Managing cognitive load with a flipped language class: An ethnographic study of the student experience

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Abstract

This ethnographic study of a beginning-level German course at an Australian university examined the student experience of learning second language (L2) grammar in a flipped classroom. Students accessed explicit grammar instruction and completed grammar exercises prior to attending face-to-face classes; during class, the structures were briefly reviewed by the students and then applied in interactive task-based activities focused on meaningful use of the L2. In surveys and interviews, learners reported that the opportunity to manage the pace and depth of their interaction with online grammar modules facilitated their learning and increased their confidence. Linking these outcomes to research that has shown that flipped teaching models reduce or assist in the management of cognitive load, the study presents a compelling case for flipping the L2 classroom.

Original languageEnglish
Pages (from-to)551-575
JournalForeign Language Annals
Volume52
Issue number3
DOIs
Publication statusPublished - 1 Sep 2019

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grammar
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student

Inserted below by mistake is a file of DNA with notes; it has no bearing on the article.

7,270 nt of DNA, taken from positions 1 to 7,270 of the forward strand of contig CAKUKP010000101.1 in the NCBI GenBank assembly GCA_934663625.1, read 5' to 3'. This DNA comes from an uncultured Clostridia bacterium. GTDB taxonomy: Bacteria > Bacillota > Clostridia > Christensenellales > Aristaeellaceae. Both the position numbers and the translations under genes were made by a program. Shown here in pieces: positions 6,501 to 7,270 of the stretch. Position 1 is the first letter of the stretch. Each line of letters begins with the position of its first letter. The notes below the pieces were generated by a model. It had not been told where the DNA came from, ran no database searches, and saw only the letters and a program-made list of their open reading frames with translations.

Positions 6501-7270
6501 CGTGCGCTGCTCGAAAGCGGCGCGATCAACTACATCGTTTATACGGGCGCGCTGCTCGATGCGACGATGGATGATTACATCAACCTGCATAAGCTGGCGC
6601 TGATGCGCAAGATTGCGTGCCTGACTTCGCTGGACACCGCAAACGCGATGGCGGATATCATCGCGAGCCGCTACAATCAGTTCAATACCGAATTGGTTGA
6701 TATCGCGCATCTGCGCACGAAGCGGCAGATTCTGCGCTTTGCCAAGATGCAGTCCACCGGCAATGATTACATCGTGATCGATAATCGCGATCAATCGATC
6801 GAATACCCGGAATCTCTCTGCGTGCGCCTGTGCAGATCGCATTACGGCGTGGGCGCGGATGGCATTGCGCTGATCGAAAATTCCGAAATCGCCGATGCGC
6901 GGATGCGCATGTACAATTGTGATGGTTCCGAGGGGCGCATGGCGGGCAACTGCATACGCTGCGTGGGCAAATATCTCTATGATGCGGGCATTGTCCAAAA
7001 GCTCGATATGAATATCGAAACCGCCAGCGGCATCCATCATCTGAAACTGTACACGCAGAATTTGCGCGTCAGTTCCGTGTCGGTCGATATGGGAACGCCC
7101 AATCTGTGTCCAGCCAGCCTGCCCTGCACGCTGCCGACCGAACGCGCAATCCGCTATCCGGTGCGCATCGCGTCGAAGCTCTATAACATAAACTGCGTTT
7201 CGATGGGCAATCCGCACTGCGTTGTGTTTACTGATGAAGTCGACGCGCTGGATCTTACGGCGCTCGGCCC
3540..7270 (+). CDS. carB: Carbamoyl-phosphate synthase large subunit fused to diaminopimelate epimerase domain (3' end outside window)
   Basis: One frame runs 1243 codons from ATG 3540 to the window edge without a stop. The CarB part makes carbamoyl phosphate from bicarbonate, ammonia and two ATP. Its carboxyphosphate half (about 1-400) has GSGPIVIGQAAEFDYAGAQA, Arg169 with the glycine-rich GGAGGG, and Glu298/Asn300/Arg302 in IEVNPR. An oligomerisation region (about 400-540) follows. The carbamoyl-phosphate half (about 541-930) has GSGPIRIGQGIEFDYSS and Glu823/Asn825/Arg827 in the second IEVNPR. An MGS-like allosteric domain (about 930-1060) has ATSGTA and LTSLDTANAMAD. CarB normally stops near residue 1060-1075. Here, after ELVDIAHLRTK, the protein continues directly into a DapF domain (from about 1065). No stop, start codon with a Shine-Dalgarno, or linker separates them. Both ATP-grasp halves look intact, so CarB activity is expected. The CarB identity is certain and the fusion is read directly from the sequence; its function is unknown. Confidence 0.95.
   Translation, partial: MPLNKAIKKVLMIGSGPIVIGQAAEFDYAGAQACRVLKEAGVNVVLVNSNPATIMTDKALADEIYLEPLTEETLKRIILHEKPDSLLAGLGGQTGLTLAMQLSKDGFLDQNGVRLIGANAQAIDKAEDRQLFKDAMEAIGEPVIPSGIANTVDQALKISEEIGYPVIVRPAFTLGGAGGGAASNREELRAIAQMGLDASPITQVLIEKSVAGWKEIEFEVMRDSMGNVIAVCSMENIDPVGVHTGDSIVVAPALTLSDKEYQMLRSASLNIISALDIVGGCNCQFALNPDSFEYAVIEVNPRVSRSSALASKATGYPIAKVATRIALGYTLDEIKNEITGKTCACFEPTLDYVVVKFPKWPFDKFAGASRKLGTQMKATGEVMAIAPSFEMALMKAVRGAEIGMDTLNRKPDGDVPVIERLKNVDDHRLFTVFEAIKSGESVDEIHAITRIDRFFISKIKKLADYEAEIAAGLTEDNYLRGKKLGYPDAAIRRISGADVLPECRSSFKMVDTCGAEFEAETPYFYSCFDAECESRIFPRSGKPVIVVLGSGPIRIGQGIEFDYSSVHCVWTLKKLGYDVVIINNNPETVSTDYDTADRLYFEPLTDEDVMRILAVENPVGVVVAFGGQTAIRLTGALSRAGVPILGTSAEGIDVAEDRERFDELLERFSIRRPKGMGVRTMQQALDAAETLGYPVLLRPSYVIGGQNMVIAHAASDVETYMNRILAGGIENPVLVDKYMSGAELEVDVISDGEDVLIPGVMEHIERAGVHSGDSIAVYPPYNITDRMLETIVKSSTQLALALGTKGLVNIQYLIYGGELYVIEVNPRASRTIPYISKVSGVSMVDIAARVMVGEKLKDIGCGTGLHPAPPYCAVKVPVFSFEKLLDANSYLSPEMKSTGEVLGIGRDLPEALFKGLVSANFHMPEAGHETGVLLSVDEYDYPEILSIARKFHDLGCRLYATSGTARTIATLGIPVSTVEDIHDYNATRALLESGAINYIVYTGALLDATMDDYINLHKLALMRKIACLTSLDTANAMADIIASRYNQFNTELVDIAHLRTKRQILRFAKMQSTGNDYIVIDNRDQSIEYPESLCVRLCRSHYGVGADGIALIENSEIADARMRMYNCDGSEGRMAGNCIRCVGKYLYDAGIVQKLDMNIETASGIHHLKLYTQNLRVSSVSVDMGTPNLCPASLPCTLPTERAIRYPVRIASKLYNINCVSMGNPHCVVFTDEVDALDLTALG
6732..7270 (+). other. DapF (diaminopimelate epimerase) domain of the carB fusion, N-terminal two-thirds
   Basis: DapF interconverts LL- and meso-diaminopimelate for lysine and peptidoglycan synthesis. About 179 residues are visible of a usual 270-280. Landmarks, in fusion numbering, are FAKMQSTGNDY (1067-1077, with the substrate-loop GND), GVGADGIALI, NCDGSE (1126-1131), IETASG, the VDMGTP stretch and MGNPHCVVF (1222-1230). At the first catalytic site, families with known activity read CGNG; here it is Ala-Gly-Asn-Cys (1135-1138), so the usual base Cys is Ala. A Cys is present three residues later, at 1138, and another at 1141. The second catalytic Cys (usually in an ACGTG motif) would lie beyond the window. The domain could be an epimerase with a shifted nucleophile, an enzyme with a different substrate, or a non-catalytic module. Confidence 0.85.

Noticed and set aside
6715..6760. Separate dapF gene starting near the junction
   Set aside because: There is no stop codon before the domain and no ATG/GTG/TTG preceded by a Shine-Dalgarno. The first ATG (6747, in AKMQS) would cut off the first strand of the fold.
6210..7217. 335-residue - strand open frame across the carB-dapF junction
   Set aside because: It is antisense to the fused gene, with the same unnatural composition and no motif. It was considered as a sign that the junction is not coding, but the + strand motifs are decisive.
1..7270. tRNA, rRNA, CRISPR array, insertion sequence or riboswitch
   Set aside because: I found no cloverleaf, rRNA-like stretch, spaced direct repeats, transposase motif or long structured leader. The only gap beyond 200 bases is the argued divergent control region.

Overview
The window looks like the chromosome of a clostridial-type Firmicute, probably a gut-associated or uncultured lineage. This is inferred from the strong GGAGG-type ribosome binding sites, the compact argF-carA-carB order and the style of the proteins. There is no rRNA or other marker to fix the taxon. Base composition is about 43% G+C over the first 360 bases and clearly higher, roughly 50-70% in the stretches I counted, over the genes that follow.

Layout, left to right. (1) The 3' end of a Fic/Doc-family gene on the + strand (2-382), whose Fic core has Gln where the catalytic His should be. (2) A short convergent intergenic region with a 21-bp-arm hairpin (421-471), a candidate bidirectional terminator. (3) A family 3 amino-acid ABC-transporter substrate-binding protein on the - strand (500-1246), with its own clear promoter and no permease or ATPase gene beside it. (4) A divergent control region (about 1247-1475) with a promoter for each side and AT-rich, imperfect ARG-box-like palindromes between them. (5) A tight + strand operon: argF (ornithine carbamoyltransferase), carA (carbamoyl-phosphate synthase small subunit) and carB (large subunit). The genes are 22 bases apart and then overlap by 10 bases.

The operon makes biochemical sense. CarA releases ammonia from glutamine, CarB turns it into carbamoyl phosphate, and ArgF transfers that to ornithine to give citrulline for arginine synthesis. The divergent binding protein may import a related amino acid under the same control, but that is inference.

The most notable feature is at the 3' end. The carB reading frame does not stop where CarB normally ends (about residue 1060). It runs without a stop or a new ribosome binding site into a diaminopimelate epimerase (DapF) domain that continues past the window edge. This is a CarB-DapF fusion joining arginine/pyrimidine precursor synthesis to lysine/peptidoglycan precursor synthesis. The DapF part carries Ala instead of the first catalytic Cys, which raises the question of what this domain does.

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instruction
university
Teaching
interaction
interview
management

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title = "Managing cognitive load with a flipped language class: An ethnographic study of the student experience",
abstract = "This ethnographic study of a beginning-level German course at an Australian university examined the student experience of learning second language (L2) grammar in a flipped classroom. Students accessed explicit grammar instruction and completed grammar exercises prior to attending face-to-face classes; during class, the structures were briefly reviewed by the students and then applied in interactive task-based activities focused on meaningful use of the L2. In surveys and interviews, learners reported that the opportunity to manage the pace and depth of their interaction with online grammar modules facilitated their learning and increased their confidence. Linking these outcomes to research that has shown that flipped teaching models reduce or assist in the management of cognitive load, the study presents a compelling case for flipping the L2 classroom.",
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AB - This ethnographic study of a beginning-level German course at an Australian university examined the student experience of learning second language (L2) grammar in a flipped classroom. Students accessed explicit grammar instruction and completed grammar exercises prior to attending face-to-face classes; during class, the structures were briefly reviewed by the students and then applied in interactive task-based activities focused on meaningful use of the L2. In surveys and interviews, learners reported that the opportunity to manage the pace and depth of their interaction with online grammar modules facilitated their learning and increased their confidence. Linking these outcomes to research that has shown that flipped teaching models reduce or assist in the management of cognitive load, the study presents a compelling case for flipping the L2 classroom.

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